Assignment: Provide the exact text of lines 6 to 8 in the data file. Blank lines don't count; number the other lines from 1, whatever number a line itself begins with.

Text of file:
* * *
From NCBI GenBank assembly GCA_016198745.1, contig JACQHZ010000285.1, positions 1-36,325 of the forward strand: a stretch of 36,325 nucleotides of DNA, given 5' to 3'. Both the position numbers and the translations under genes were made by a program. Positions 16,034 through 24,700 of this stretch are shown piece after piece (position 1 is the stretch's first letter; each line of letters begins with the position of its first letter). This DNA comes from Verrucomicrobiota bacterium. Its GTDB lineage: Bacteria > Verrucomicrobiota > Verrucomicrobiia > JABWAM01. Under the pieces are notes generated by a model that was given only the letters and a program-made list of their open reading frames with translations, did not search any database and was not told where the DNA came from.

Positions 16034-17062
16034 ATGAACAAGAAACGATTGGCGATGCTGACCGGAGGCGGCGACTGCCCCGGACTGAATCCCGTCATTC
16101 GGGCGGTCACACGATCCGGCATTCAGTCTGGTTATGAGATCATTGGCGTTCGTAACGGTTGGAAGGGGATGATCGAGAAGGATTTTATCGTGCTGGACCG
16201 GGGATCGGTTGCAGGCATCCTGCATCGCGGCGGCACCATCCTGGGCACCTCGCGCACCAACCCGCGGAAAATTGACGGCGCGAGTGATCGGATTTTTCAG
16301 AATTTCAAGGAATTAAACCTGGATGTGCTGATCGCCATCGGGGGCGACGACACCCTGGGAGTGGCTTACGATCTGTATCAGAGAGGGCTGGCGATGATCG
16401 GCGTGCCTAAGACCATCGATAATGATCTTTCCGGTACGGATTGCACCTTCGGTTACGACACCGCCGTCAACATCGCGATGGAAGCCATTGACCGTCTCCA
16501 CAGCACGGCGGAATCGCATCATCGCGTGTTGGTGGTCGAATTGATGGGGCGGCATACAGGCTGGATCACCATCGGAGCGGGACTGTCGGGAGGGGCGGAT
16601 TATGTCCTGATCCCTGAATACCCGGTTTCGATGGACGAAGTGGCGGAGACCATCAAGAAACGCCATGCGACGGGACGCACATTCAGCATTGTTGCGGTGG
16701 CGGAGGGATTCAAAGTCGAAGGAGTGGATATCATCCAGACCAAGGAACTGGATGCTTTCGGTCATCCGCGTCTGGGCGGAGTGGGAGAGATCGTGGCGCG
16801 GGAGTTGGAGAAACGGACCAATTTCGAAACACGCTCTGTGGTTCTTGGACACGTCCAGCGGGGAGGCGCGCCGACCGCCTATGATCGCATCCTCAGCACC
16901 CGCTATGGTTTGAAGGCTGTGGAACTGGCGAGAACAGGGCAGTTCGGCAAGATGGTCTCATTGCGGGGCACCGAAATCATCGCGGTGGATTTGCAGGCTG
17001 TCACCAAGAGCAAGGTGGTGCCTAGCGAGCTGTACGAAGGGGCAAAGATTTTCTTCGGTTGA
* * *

16301 AATTTCAAGGAATTAAACCTGGATGTGCTGATCGCCATCGGGGGCGACGACACCCTGGGAGTGGCTTACGATCTGTATCAGAGAGGGCTGGCGATGATCG
16401 GCGTGCCTAAGACCATCGATAATGATCTTTCCGGTACGGATTGCACCTTCGGTTACGACACCGCCGTCAACATCGCGATGGAAGCCATTGACCGTCTCCA
16501 CAGCACGGCGGAATCGCATCATCGCGTGTTGGTGGTCGAATTGATGGGGCGGCATACAGGCTGGATCACCATCGGAGCGGGACTGTCGGGAGGGGCGGAT